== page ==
Can AI help us speak to animals? A new project aims to find out


A California-based non-profit group called Earth Species Project (ESP) has a bold ambition: to decode non-human communication using a form of artificial intelligence (AI) called machine learning, and make all the knowhow publicly available, thereby deepening our connection with other living species and helping to protect them. The organisation, founded in 2017 with the help of major donors such as LinkedIn co-founder Reid Hoffman, published its first scientific paper last December. The goal is to unlock communication within our lifetimes.

ESP is not the first to attempt to decipher animal vocalisations using AI. Various researchers have used machine learning algorithms to analyse the sounds of pigs, rodents, dolphins, whales, and birds, among others. But ESP claims to have a unique approach that combines cutting-edge technology with open-source data and collaboration. The organisation hopes to create a Google Translate for the animal kingdom, where anyone can access and contribute to the knowledge of animal communication.

Can AI help us speak to animals? A new project aims to find out
Can AI help us speak to animals? A new project aims to find out

How does ESP use AI to decode animal sounds?

ESP uses a type of machine learning called unsupervised learning, which does not require human labels or annotations for the data. Instead, the algorithm learns by finding patterns and structures in the data itself. This way, ESP hopes to avoid imposing human biases or assumptions on the animal sounds, and instead let the animals speak for themselves.

ESP has developed a software tool called ESPRESSO (Earth Species Project Representation Engine for Sound Signal Objects), which can process large amounts of audio data and extract features that represent different aspects of the sound, such as pitch, timbre, duration, and frequency. These features are then used to create a high-dimensional representation of the sound, which can be compared with other sounds using mathematical methods.

ESP has applied ESPRESSO to various datasets of animal sounds, such as elephant rumbles, dolphin whistles, and bird songs. The results show that ESPRESSO can cluster similar sounds together and distinguish different types of sounds from each other. For example, ESPRESSO can separate elephant rumbles based on their context, such as mating, greeting, or alarm calls. ESPRESSO can also identify individual dolphins by their signature whistles, and classify bird songs by their species and dialects.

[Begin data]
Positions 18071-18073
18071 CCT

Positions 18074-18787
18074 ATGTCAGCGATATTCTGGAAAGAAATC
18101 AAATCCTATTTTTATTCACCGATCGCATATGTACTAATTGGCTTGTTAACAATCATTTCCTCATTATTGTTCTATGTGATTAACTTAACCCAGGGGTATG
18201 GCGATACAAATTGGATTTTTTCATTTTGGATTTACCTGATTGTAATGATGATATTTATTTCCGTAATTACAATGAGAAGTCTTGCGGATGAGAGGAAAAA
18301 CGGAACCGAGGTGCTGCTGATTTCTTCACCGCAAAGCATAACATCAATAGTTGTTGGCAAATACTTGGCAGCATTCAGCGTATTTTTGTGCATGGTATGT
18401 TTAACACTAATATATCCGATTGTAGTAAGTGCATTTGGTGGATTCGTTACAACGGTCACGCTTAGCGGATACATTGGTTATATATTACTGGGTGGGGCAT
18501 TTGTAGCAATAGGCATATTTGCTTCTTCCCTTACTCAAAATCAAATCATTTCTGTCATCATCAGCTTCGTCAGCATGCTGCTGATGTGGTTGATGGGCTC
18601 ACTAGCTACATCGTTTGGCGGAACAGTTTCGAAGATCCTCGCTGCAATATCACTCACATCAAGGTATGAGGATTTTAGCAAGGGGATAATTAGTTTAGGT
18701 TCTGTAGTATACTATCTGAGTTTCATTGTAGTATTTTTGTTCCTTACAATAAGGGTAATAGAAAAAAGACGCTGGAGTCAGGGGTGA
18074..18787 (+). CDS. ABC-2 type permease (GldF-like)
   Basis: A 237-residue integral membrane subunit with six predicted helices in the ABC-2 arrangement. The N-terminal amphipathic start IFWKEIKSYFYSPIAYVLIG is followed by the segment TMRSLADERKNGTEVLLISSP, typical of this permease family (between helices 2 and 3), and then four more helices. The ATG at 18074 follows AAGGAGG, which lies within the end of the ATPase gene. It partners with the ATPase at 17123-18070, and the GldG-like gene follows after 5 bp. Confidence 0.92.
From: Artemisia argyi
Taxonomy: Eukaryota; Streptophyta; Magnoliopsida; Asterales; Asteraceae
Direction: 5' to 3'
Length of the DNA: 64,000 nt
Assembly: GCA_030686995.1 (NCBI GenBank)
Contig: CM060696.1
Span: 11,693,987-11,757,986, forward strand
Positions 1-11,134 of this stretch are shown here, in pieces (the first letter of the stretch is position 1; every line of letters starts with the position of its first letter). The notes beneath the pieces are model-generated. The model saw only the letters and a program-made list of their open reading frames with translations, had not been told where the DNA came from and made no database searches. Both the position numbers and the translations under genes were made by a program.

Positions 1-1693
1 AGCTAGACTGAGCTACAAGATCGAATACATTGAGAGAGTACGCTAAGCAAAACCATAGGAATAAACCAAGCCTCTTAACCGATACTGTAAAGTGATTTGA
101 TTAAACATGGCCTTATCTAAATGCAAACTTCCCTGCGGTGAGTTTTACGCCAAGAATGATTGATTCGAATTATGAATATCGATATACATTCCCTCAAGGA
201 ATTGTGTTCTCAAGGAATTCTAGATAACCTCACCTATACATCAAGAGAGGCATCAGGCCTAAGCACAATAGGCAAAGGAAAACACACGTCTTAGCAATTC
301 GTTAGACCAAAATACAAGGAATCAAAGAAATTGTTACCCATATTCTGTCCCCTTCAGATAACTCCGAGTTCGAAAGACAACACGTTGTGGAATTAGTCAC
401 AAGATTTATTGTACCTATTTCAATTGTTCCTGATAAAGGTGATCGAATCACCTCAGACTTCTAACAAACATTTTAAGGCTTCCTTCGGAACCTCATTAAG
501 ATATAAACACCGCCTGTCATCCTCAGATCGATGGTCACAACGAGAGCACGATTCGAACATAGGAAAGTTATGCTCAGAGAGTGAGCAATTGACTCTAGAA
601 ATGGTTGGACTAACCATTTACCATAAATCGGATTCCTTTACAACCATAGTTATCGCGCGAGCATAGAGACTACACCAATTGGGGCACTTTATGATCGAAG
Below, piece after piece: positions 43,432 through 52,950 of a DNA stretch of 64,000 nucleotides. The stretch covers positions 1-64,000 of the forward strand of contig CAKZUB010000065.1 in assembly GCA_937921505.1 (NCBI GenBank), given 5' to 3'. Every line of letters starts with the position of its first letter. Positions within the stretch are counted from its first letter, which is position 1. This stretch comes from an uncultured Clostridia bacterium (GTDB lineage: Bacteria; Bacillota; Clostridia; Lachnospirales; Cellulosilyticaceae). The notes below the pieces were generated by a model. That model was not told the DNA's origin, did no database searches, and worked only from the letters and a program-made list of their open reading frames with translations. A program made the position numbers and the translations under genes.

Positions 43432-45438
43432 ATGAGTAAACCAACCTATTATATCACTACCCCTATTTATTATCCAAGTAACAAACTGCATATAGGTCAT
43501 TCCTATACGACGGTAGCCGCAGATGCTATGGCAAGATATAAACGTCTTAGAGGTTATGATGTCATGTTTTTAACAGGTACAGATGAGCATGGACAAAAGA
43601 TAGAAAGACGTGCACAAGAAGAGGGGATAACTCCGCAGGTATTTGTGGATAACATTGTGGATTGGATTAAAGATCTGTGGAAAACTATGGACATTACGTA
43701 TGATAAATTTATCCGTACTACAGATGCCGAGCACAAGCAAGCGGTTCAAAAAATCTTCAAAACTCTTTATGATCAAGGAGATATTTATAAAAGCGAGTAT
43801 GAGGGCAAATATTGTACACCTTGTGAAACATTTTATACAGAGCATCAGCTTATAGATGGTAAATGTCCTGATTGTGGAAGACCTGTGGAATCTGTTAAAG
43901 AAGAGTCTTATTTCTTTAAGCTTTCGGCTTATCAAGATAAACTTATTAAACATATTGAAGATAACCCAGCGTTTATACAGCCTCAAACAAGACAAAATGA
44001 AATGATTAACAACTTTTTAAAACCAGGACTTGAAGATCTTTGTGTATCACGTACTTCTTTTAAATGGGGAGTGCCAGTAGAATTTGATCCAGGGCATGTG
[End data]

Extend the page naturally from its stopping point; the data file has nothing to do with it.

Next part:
What are the challenges and limitations of ESP’s approach?

ESP acknowledges that decoding animal communication is not an easy task, and that there are many challenges and limitations to their approach. One of the main challenges is the lack of data. Many animal sounds are rare or difficult to record in their natural habitats, and some animals may use other modes of communication besides sound, such as gestures, body language, or chemical signals. ESP aims to overcome this challenge by collaborating with other researchers and organisations that have access to animal sound data, and by making their data and tools open-source and accessible to anyone who wants to contribute.

Another challenge is the complexity and diversity of animal communication. Different animals may have different ways of encoding meaning in their sounds, and some animals may have more sophisticated or flexible communication systems than others. For example, some animals may use syntax or grammar to combine sounds into complex sentences, while others may use simple calls or signals to convey basic information. ESP does not assume that all animals have language in the same way that humans do, but rather tries to understand how each animal communicates in its own terms.

A third challenge is the ethical and social implications of decoding animal communication. Some people may question the validity or usefulness of ESP’s project, or raise concerns about the potential risks or harms of interfering with animal communication or behaviour. ESP believes that decoding animal communication can have positive impacts on conservation, education, and empathy for other living beings, but also recognises the need for ethical guidelines and public dialogue on how to use this knowledge responsibly and respectfully.

What are the future plans and visions of ESP?

ESP is currently working on expanding its data collection and analysis capabilities, as well as developing new tools and applications for decoding animal communication. Some of the future plans include:

  • Creating a global network of automated listening posts that can record and analyse animal sounds in real time
  • Developing a smartphone app that can recognise and translate animal sounds using ESPRESSO
  • Building interactive devices that can communicate with animals using their own sounds
  • Exploring the possibility of creating interspecies art or music using animal sounds

ESP’s ultimate vision is to create a new paradigm of understanding and relating to other living species on Earth. By decoding animal communication, ESP hopes to reveal the richness and diversity of life on our planet, and foster a deeper appreciation and respect for all forms of intelligence and expression.


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